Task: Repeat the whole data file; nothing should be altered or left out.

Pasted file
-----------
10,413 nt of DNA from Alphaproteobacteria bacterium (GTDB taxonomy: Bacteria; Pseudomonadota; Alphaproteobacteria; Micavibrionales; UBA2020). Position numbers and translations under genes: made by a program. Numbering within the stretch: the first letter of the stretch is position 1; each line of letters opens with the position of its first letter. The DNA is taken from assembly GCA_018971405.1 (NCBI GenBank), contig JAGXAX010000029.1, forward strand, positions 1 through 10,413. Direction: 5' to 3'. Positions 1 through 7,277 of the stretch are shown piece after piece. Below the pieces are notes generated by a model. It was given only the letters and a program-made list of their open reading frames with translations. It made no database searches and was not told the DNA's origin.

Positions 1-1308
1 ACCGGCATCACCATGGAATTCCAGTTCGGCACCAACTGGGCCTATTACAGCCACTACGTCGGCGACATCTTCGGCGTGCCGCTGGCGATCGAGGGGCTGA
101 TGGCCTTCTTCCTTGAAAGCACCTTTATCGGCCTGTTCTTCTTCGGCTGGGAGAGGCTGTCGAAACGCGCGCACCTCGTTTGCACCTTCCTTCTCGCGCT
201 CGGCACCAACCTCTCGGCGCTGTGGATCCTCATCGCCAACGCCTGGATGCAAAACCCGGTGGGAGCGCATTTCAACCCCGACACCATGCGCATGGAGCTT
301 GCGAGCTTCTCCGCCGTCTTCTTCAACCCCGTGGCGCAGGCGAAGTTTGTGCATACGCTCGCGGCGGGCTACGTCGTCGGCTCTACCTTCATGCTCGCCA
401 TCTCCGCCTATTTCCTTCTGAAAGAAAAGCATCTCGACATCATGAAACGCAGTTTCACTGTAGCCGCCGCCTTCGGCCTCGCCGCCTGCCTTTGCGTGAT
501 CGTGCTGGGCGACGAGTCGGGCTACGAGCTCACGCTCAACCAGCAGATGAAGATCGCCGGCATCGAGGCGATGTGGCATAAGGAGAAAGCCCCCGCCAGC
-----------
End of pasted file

10,413 nt of DNA from Alphaproteobacteria bacterium (GTDB taxonomy: Bacteria; Pseudomonadota; Alphaproteobacteria; Micavibrionales; UBA2020). Position numbers and translations under genes: made by a program. Numbering within the stretch: the first letter of the stretch is position 1; each line of letters opens with the position of its first letter. The DNA is taken from assembly GCA_018971405.1 (NCBI GenBank), contig JAGXAX010000029.1, forward strand, positions 1 through 10,413. Direction: 5' to 3'. Positions 1 through 7,277 of the stretch are shown piece after piece. Below the pieces are notes generated by a model. It was given only the letters and a program-made list of their open reading frames with translations. It made no database searches and was not told the DNA's origin.

Positions 1-1308
1 ACCGGCATCACCATGGAATTCCAGTTCGGCACCAACTGGGCCTATTACAGCCACTACGTCGGCGACATCTTCGGCGTGCCGCTGGCGATCGAGGGGCTGA
101 TGGCCTTCTTCCTTGAAAGCACCTTTATCGGCCTGTTCTTCTTCGGCTGGGAGAGGCTGTCGAAACGCGCGCACCTCGTTTGCACCTTCCTTCTCGCGCT
201 CGGCACCAACCTCTCGGCGCTGTGGATCCTCATCGCCAACGCCTGGATGCAAAACCCGGTGGGAGCGCATTTCAACCCCGACACCATGCGCATGGAGCTT
301 GCGAGCTTCTCCGCCGTCTTCTTCAACCCCGTGGCGCAGGCGAAGTTTGTGCATACGCTCGCGGCGGGCTACGTCGTCGGCTCTACCTTCATGCTCGCCA
401 TCTCCGCCTATTTCCTTCTGAAAGAAAAGCATCTCGACATCATGAAACGCAGTTTCACTGTAGCCGCCGCCTTCGGCCTCGCCGCCTGCCTTTGCGTGAT
501 CGTGCTGGGCGACGAGTCGGGCTACGAGCTCACGCTCAACCAGCAGATGAAGATCGCCGGCATCGAGGCGATGTGGCATAAGGAGAAAGCCCCCGCCAGC